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Tax increases on tobacco products are the single most effective means available to governments to reduce tobacco consumption, increase attempts to quit and reduce smoking rates, particularly among younger people who smoke.

Since 2010 the Australian government has implemented several significant tax increases on tobacco products which have been followed by substantial reductions in the consumption of factory-made cigarettes—see Tobacco in Australia's Table 2.2.5b.

Tobacco tax increases have also contributed to lower smoking rates in Australia—see study here.

Between 2010 and 2019, rates of regular smoking (smoking at least weekly) among 18-to-24-year-old adults decreased by almost one-third—from 19% in 2010 to 12% in 2019.

The proportion of adults who are former smokers increased from 57% of all people who ever smoked in 2010 to 62% in 2019.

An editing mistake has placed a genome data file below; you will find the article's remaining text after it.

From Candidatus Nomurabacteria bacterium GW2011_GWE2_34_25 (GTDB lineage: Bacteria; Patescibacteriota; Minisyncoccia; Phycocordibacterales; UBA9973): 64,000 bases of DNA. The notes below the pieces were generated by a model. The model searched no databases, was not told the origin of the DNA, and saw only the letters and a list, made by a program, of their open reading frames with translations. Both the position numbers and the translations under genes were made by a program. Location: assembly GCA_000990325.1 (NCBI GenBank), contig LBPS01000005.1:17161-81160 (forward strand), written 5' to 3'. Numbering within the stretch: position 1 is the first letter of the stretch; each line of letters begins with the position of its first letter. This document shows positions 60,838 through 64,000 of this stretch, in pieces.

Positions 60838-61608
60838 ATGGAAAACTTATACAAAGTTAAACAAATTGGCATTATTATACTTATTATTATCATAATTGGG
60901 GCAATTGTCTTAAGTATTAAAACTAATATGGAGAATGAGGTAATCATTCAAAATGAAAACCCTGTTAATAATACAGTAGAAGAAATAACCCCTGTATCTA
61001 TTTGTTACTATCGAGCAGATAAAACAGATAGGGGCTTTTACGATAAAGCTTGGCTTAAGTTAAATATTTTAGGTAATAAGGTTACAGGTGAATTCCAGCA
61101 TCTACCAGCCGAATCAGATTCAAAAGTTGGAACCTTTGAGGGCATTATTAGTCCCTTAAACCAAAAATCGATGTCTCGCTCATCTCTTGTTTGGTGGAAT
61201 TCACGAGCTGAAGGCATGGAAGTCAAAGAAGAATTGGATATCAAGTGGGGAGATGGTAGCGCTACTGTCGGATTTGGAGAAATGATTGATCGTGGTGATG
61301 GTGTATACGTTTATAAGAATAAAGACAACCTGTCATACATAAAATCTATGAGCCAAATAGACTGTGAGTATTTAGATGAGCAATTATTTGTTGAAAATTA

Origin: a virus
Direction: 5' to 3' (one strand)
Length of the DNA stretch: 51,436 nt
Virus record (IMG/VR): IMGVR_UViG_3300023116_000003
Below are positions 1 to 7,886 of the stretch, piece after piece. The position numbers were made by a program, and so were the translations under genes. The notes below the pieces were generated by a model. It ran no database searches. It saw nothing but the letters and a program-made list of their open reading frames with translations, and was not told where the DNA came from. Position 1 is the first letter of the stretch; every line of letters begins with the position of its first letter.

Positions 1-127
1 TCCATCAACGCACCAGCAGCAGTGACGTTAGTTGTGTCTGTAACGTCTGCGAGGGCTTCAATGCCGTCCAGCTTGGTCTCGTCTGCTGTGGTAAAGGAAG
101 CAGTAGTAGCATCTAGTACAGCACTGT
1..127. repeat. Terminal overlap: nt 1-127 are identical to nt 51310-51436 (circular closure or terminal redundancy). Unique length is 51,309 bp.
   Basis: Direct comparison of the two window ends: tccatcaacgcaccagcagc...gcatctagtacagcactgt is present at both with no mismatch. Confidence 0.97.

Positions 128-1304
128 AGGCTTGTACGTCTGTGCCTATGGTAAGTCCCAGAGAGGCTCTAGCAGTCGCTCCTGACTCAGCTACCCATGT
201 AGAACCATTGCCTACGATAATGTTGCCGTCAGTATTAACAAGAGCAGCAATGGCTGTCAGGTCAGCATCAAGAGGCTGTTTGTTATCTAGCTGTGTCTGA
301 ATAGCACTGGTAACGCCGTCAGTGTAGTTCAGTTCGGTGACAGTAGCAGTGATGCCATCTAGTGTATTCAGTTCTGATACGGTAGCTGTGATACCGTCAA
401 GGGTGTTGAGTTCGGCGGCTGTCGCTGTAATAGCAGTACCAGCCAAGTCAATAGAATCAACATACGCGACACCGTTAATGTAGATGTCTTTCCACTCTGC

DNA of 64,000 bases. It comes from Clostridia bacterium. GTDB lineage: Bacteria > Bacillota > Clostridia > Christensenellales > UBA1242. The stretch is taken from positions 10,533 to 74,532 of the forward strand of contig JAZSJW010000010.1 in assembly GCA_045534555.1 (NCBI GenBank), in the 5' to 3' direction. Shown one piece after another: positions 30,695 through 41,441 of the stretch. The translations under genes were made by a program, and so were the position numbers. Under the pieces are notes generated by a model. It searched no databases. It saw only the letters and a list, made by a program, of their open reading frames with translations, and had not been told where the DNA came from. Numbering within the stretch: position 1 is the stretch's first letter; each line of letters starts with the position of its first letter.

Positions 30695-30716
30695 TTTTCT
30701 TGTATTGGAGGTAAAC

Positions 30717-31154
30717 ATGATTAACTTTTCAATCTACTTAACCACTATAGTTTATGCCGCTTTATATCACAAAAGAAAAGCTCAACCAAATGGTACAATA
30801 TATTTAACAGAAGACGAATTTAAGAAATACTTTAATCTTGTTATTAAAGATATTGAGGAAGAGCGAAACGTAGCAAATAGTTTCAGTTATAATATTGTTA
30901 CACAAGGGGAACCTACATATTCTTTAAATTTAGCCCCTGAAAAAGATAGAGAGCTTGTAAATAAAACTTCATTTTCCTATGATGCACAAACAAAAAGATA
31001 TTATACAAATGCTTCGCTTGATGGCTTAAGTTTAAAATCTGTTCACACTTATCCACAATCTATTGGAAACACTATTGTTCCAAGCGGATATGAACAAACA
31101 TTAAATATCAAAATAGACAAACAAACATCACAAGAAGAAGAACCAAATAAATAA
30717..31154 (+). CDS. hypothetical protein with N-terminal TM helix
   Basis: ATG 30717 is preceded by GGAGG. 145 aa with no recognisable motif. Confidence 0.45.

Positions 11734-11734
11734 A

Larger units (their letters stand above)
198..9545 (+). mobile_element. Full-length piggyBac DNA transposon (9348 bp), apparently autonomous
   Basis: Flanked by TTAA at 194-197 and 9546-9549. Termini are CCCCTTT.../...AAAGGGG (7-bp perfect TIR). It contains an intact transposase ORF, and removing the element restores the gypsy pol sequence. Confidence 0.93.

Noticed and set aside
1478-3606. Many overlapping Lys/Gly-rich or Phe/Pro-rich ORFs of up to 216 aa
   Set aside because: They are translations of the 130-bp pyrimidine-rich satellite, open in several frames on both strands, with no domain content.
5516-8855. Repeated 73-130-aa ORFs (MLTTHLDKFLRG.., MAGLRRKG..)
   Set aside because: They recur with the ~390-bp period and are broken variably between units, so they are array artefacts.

Further increases to taxation on tobacco products beyond those linked to six-monthly indexation are not currently a policy priority.

Further information about tax on tobacco products can be found at Tobacco in Australia's taxation chapter.

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Illicit tobacco

Illicit tobacco can be defined as ‘any tobacco on which legally required duties and taxes have not been paid’.
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Since the 1980s Australia has been a pioneer in the control of tobacco advertising and promotion and today almost all forms of tobacco advertising are prohibited.
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